For flood-hit poor, a long, hard slog

Many are left to fend for themselves as they begin to rebuild lives


Reuters October 05, 2022
Men walk with their belongings along flood waters following rains and floods during the monsoon season in Charsadda, August 28, 2022. PHOTO: REUTERS

CHARSADDA:

When the swollen Swat River shifted course in late August and roared into Naeem Ullah’s village in northwest Pakistan, it swept away his home and all 13 of his relatives’ houses too.

 His sugarcane crop - planted on five hectares (12.4 acres) of leased land - also was wrecked, leaving the 40-year-old jobless, homeless and with few prospects of repaying the money he had borrowed to buy seed and fertiliser.

 “I have to start my life from zero,” he told the Thomson Reuters Foundation in his village of Dagi Mukarram Khan, in Khyber-Pakhtunkhwa province. “I have lost everything. I can only pray to Allah to give me the strength to face this biggest challenge of my life.”

Floodwaters, driven by months of relentless rain and by extreme spring heat that accelerated the melting of glaciers, affected 33 million people. More than 1,300 people have died, according to National Disaster Management Authority (NDMA), and the cost of the damage is estimated at $10 billion, with 1.6 million homes lost or damaged, 5,000 km (3,100 miles) of roads destroyed and over 700,000 livestock animals gone.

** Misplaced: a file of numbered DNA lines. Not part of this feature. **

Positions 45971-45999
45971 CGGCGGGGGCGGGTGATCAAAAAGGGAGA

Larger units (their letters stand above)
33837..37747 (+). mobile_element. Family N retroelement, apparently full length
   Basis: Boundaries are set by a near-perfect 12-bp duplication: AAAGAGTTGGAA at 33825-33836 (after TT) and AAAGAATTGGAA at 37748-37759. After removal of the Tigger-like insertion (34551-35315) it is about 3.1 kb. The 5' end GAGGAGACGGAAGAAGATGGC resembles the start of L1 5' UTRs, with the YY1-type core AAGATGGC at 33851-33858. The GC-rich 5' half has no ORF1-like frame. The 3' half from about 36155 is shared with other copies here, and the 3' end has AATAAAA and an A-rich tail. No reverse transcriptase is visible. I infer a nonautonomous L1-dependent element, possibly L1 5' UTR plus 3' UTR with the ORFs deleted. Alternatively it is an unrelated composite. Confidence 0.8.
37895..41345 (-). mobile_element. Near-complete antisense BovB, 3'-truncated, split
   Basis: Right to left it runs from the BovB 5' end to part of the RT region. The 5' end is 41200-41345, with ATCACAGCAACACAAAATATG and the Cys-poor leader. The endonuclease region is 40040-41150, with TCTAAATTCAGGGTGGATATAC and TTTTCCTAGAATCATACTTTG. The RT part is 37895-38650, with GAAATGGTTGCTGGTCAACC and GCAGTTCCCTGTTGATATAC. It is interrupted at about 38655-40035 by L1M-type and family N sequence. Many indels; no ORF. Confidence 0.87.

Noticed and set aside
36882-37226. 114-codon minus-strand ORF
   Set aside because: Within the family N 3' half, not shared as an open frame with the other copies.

Across Pakistan, millions of families have lost their homes and belongings, crops, animals and even relatives, with many struggling just to find dry patches of land to erect tarpaulin shelters and keep themselves and their remaining livestock safe.

Key roads and bridges have been washed away, hampering aid efforts and forcing authorities in some places to deliver limited emergency help mainly by costly helicopter.

 In Awaran district, in hardhit southwest Balochistan province, floods in some areas still stretch toward the horizon, having destroyed many of the impoverished province’s mud homes.

 Dilshad Baloch’s family saw their house washed away and a neighbour killed when his home collapsed, as floods swamped their village in July.

 Downed power cables presented an electrocution threat amid the standing water, he said - and with bridges to Karachi impassable, the area’s major supply route remains cut off.

 Helicopters have dropped parcels of rice and beans but ‘it’s far too little’ and villagers cannot cook it without kitchens or dry firewood, Baloch said via a patchy telephone line interrupted by the wail of the village call to prayer.

 “We are living on open ground,” noted the 21-yearold university student, home for the summer from his studies in Islamabad.

 Many residents are angry, he added, “but most of them are just feeling helpless. There is no one to take care of them, and no one cares about them.”

Help arriving? With Pakistan saddled by heavy debt and international humanitarian agencies overwhelmed by global demand for assistance, Pakistan’s families may have to fund much of the cost of recovery themselves.

 Under existing K-P provincial policy, farmers can receive compensation of Rs5,000 ($23) per acre for damage to crops and orchards, with each family eligible for a maximum of Rs50,000, said Taimur Ali, media coordinator for the K-P Provincial Disaster Management Authority (PDMA).

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